List, lists, lists or visual guidance and coaching? Sales improvement software should let you implement any sales process you want, and visually guide sales professionals, step-by-step through a sales process and preferably using a specific methodology and sales linguistic. In contrast, CRMs were designed to capture and display large amounts of information, and because most CRMs are developed to adapt to the needs of different user groups and business units within a company, the graphical interface often has a generic – and frankly, a quite ugly - design. The output is often lists of information that look very similar no matter where you are in the system. This type of user experience provides little contextual feedback and focus.
Studies by Sales Performance International, a leading sales development consulting firm, emphasize that a visual overview of the sales process produces significant improvements in sales performance. In general, people can digest visuals better than text, making the graphical design of sales improvement software much more than just points of vanity.
Manage information or drive the right behaviors? While CRMs were originally designed to manage customer relationships and interactions, sales improvement software is designed with one goal in mind – win more business. CRM promises the same focus but rarely delivers in implementation. Sales improvement or sales enablement software takes a different approach by focusing on the sales process itself so that sellers truly understand the prospect. The best systems become a real-time training and coaching platform to drive success throughout the sales process.
The premise behind this new breed of sales improvement software is that most sales professionals fail because they aren’t selling properly. Sales improvement software helps the sales professional know what to do with whom, when and how. This is where you need sales process, methodology, skills and professional coaching.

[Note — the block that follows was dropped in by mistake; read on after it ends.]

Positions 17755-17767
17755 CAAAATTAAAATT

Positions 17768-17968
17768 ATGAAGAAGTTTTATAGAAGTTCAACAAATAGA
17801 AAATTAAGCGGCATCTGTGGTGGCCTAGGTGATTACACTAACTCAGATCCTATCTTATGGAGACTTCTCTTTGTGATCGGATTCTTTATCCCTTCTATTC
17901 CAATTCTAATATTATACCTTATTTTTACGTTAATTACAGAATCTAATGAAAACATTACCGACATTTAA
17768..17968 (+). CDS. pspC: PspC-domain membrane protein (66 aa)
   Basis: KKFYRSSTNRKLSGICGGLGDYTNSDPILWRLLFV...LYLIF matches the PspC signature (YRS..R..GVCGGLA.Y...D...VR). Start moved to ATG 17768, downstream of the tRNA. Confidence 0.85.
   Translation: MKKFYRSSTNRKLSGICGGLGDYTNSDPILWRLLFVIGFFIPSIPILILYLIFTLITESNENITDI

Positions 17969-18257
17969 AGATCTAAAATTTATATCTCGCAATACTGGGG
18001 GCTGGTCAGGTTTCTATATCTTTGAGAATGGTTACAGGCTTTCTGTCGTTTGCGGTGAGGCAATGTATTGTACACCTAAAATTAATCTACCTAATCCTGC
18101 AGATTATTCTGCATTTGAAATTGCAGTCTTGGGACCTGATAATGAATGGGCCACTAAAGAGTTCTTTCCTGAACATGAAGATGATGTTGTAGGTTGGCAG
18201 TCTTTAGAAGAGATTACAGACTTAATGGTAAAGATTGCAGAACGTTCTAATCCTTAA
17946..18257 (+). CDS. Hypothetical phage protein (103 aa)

The future is in “meshing”: I believe that we’ll see more “meshing” in the future, where the concept of data sharing between modern best-of-breed systems removes much of the golden luster of using the same CRM vendor for everything. It will continue to be the system of record, but there will be a limit to how far CRMs can reach into new applications such as sales improvement. [I agree with George here also and I often write about the new world of mash-up methodologies and technology].
The race is on and it will be a fun one: CRM will not go away and we’ll see marketing technology merge with sales technology. It’s not so much about disrupting CRM as it is about evolving the sales profession by developing specific technologies to improve sales results by better supporting sales people, frontline sales managers and leaders. My bet is on technology that will encourage winning behaviors and win more complex B2B sales by growing people and making complex processes easy to navigate.
Wow… George is not alone in his views and I speak with many who are developing complementary and competitive technologies and cloud software offerings that can change the game for CRM adoption and success. I see an exciting future ahead for sales people who embrace technologies that improve their efficiency and effectiveness.
Now it's your turn. Do you agree with George? Where do you see the future of CRM?
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Main image photo by Flickr: Brian Smithson